Scott Minerd discusses the importance of transitioning sustainable development into an institutional asset class.
Policymakers take heed: Successful economic policy is still determined by the four essential factors of production—land, labor, capital, and entrepreneurship.
Longer-term bond yields are near their highs for this cycle, while the environment for riskier assets like high-yield bonds, bank loans and stocks remains positive.
Central bank policies implemented in the near-term may seem extreme today, but they will likely soon become policy orthodoxy.
In the long run there are certainly issues to be sorted through, but in the short run Brexit is a buying opportunity.
Faced with a sharply appreciating yen, and lacking G7 support, Japan may need to take extreme measures.
Smart, strategic investments in sustainable development today can deliver strong, stable returns, and make the world a better place.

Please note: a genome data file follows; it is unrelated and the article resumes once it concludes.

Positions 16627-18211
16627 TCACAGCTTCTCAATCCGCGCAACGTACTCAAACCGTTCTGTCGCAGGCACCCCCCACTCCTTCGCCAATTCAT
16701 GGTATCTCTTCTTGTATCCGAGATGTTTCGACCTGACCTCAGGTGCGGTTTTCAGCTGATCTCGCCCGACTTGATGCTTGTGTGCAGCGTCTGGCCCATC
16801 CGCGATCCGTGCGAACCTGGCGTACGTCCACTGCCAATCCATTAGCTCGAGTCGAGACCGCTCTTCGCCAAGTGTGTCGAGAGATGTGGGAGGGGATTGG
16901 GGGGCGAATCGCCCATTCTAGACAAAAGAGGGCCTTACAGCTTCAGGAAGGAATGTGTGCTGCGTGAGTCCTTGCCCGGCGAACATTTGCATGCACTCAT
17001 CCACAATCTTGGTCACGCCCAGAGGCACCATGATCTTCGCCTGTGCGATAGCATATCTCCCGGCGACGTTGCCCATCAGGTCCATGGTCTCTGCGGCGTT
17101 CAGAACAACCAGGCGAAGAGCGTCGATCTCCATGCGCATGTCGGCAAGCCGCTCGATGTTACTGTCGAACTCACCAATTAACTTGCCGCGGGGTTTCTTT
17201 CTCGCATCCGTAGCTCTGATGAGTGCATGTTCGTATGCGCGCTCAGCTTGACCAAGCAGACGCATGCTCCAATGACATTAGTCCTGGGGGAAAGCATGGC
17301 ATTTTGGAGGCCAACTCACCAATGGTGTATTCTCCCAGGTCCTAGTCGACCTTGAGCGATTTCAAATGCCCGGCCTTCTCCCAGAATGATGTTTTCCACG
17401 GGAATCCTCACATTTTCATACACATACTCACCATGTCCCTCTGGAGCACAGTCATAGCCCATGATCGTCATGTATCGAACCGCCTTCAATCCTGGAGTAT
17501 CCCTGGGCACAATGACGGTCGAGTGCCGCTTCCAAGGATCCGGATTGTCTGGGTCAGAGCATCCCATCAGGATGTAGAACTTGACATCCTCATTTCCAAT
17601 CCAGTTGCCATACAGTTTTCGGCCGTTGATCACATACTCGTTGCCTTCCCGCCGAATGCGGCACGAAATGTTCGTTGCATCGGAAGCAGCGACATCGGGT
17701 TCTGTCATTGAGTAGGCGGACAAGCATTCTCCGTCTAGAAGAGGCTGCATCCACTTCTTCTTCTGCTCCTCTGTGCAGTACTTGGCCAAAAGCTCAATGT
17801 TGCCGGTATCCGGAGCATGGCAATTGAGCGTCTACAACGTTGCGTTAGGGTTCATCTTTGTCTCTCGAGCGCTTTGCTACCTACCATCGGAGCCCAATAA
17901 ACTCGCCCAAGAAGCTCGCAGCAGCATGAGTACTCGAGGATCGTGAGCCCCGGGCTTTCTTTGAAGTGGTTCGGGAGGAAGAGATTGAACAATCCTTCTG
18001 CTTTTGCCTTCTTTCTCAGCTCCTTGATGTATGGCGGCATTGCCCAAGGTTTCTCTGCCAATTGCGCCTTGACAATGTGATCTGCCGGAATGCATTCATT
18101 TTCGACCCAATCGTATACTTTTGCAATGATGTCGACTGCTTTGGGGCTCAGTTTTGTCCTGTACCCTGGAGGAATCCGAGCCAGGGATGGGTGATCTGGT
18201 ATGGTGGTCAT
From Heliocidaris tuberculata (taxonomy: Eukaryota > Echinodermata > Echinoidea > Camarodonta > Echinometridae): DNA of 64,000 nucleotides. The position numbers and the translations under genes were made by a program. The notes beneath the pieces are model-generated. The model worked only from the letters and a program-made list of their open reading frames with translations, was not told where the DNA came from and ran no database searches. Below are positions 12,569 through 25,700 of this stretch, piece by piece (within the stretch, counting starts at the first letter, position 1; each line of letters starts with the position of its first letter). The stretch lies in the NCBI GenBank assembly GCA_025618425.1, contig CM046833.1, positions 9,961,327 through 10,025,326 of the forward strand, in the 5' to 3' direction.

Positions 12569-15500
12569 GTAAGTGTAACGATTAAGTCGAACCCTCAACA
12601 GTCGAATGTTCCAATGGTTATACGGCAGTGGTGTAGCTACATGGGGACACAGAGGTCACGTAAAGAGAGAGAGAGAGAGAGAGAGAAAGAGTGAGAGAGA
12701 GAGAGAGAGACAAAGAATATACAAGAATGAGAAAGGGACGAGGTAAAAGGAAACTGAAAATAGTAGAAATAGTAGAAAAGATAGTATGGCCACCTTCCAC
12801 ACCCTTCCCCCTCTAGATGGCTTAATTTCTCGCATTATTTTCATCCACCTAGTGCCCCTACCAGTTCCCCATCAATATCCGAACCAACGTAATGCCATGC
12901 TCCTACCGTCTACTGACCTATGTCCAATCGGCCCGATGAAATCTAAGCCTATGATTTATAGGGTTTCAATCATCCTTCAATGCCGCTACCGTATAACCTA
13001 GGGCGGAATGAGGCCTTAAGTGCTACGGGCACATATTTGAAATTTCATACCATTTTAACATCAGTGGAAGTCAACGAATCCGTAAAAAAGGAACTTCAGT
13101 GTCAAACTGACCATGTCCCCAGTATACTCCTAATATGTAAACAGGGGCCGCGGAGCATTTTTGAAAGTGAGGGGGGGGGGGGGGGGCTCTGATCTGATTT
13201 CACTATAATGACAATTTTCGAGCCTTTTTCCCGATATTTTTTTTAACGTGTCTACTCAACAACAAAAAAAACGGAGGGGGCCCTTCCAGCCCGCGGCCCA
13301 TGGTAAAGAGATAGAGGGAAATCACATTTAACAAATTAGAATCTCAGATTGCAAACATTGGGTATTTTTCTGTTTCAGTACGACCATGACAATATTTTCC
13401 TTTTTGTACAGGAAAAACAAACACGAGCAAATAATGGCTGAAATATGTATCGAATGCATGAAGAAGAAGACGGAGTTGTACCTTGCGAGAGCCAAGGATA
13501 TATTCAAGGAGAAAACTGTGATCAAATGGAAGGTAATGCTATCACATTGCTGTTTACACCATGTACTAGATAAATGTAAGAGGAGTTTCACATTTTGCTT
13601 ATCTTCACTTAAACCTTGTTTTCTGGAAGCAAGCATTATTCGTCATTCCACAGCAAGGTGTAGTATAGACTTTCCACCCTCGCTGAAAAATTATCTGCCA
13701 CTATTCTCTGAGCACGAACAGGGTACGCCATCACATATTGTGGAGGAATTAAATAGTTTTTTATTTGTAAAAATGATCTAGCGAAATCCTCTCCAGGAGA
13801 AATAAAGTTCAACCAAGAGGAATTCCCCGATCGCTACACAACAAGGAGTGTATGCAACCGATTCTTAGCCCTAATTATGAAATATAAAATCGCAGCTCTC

The next challenge for central bankers is changing monetary policy when the economy has come to depend on it.
Combined with negative interest rates, fiscal and regulatory policies are doing little to support growth, and in most cases are restraining it.
While choppy markets require a strong stomach, they can provide an opportunity to allocate to assets that have been too heavily discounted.
Market fundamentals suggest we have reached a new point in the global energy story as this oil bear market finally draws to an end.
In addition to serving as Global Chief Investment Officer of Guggenheim Partners and Chairman of Guggenheim Investments, Scott Minerd is also a member of the Federal Reserve Bank of New York’s Investor Advisory Committee on Financial Markets, an advisor to the Organization for Economic Cooperation and Development, and a contributing member to the World Economic Forum. Minerd is regularly featured in leading financial media outlets, including Financial Times, Barron’s, Bloomberg, CNBC, Fox Business News, Forbes, and Reuters.
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Global CIO Scott Minerd calls in to Bloomberg TV to discuss the policy response to the crisis.
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